Back to school after a natural disaster
Joy Osofsky, professor of pediatrics and psychiatry at Louisiana State University:
"I would recommend that they address issues from the beginning. Talk to the students about: You know, we've all been through a difficult experience. I know that some of you may have lost your home. Some of you been in a shelter and been in very unusual circumstances.
And we're here to be supportive of you and understand the kinds of things that you've gone through. And we're going to work to establish the routines in school that you're used to, which we know is very important in adapting to the new situation. But we also want you to know that we're available to listen to you if that would be helpful."
Belva Parrish, school counselor at Woodrow Wilson Montessori School in Houston:
"Trauma stems from not having any control of your situation. ... Banding together, being a place where students feel safe and they know they have a voice to be heard, will go a long way towards helping them."
Many students will at some point experience the loss of a loved one or family member. GrievingStudents.org is a database of fact sheets, advice and videos. Seven out of 10 teachers have a student currently in their classroom who is grieving, according to research by the New York Life Foundation and the American Federation of Teachers.
Diana E. Hess, author of The Political Classroom: Evidence and Ethics in Democratic Education:
"One of the problems with discussing events that just happened is that often we don't know enough about what happened. There's a distinction between current events ... and discussions about controversial political issues where kids are preparing in advance and being deliberative. In the best-case scenario, teachers are able to take advantage of current events and use them as opportunities to get kids to talk about controversial political issues. There's a big difference in talking about, 'What do you think happened?' and talking about a policy issue ... "
Roger Brooks, president and CEO of the nonprofit Facing History and Ourselves, which trains teachers to confront racism and bigotry: "There's a whole lot teachers can slow down and unpack with their students rather than get completely caught up in the emotion of the moment."
Here's how trauma shows up in children
Joy Osofsky of Louisiana State University says it can look like this: "More difficulty concentrating, not being able to sit still, some acting out, not being able to be cooperative in class. You also will get some children who may withdraw ..."
Belva Parrish, the counselor at Wilson Montessori in Houston, says watch for: "Excessive daydreaming ... Not getting enough sleep because they're having nightmares, so sleeping in class. You see a flat effect on the face. Or anger — acting out can often be a result of trauma."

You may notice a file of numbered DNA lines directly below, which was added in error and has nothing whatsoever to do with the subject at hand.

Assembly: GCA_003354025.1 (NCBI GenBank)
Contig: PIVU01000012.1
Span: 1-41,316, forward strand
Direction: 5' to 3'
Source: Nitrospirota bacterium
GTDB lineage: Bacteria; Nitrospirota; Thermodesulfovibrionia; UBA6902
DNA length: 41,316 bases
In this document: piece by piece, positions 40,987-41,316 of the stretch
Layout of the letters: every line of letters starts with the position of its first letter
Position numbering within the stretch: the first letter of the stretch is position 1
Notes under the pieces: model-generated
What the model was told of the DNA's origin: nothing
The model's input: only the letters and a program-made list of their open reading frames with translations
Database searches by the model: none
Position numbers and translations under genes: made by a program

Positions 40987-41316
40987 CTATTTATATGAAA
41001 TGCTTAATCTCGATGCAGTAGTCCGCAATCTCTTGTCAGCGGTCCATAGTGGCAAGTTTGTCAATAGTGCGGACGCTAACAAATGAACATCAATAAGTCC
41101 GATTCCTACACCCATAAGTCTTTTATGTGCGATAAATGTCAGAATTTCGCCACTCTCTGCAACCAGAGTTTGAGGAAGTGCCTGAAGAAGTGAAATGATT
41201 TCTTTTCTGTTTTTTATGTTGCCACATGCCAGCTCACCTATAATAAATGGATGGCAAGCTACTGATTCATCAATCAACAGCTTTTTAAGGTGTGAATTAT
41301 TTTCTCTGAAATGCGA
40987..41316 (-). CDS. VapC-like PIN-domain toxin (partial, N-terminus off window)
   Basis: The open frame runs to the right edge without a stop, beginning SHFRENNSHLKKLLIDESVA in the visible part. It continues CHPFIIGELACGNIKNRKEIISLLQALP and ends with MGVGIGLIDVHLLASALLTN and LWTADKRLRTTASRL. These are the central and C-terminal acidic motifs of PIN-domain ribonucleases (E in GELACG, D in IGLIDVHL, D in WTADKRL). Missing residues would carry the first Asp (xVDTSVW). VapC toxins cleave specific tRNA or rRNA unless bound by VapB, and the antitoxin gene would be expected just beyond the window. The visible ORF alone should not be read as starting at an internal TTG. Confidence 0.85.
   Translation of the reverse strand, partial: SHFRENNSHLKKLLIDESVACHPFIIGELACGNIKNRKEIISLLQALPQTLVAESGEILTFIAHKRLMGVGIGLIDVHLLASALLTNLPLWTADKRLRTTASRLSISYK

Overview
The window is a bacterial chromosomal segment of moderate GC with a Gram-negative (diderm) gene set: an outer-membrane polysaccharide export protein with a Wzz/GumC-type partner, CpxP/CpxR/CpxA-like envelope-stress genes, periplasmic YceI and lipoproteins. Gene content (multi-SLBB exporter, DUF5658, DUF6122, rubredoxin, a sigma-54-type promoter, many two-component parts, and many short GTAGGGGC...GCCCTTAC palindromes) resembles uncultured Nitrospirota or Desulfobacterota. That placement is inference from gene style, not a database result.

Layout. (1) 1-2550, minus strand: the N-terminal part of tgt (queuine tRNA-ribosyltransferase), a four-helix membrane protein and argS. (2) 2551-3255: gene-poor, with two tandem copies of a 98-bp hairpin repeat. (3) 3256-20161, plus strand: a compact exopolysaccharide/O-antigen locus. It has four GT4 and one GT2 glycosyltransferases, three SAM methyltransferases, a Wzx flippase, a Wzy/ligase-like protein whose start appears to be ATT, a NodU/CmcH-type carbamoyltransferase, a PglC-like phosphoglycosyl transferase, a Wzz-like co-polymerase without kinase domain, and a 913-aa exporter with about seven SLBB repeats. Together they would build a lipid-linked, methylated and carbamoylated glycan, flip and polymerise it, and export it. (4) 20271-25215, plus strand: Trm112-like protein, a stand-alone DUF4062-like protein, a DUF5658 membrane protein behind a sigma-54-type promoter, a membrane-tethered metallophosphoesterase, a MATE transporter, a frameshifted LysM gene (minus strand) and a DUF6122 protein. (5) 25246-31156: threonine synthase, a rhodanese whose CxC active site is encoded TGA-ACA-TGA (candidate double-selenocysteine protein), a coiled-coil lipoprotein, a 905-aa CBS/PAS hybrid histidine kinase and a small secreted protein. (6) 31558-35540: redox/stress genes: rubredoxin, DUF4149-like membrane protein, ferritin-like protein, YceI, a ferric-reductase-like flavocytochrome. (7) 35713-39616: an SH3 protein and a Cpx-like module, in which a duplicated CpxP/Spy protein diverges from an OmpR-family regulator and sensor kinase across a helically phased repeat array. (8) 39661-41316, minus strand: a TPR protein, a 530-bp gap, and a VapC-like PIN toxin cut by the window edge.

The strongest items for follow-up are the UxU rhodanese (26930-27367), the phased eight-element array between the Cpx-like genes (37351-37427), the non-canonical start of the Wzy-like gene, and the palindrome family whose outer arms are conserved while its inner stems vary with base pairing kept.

For all of it, she says, "our teachers are our front line."
If teachers are a calm, steady presence, that may help their students relax, too.
CARE for Teachers teaches what's called mindfulness: calming the body and mind through breathing and movement, and using insights from psychology to better regulate your emotions.
When teachers were more mindful, "yelling went down," says the founder of the program, Patricia Jennings. Classrooms were rated more emotionally positive and productive. Students were more engaged.
Participants reported that their anxiety, depression, feelings of burnout, being rushed and perceived stress all went down compared with a control group. Their sleep improved, and the teachers said they felt less judgmental.
Here's a video with Jennings demonstrating mindfulness techniques for use in the classroom.
While the young brain is impressionable to trauma, it can also be resilient, says Pamela Cantor, the founder of a nonprofit called Turnaround for Children.
In a safe and orderly environment full of caring adults, Cantor explains, children can find calm. They can build relationships. If they are given a chance to make better choices when they act out, rather than being punished, they learn that they can exert self-control.
Trauma-informed education seeks to address the root causes of acting out, including the emerging brain science of trauma and resilience, explains Paulette Carter, president and CEO of the Children's Bureau of New Orleans, a mental health agency for kids and families.
While still enforcing accountability for behavior, Carter says, a "trauma-aware" teacher tries to help students identify their triggers and build skills for managing emotions. The teacher understands that sometimes, "that kid had a bad day and you need to give them a little bit of room to calm down."
Here's more on trauma-informed education in action.
Two Georgetown University pilot studies found that girls and young women [who had been through trauma and] who did yoga reported better self-esteem and developed skills that they could use in stressful situations — taking care of their own children, for example.
A former student in juvenile hall spoke about the impact of yoga: "Most of us [in juvenile hall] come from traumatic childhoods," she says. "It was the only time you experienced a quiet time, when everything was so chaotic."
Here's some advice on weathering the storm from a fourth-grader in Miami, 9-year-old Antonio Santamaria: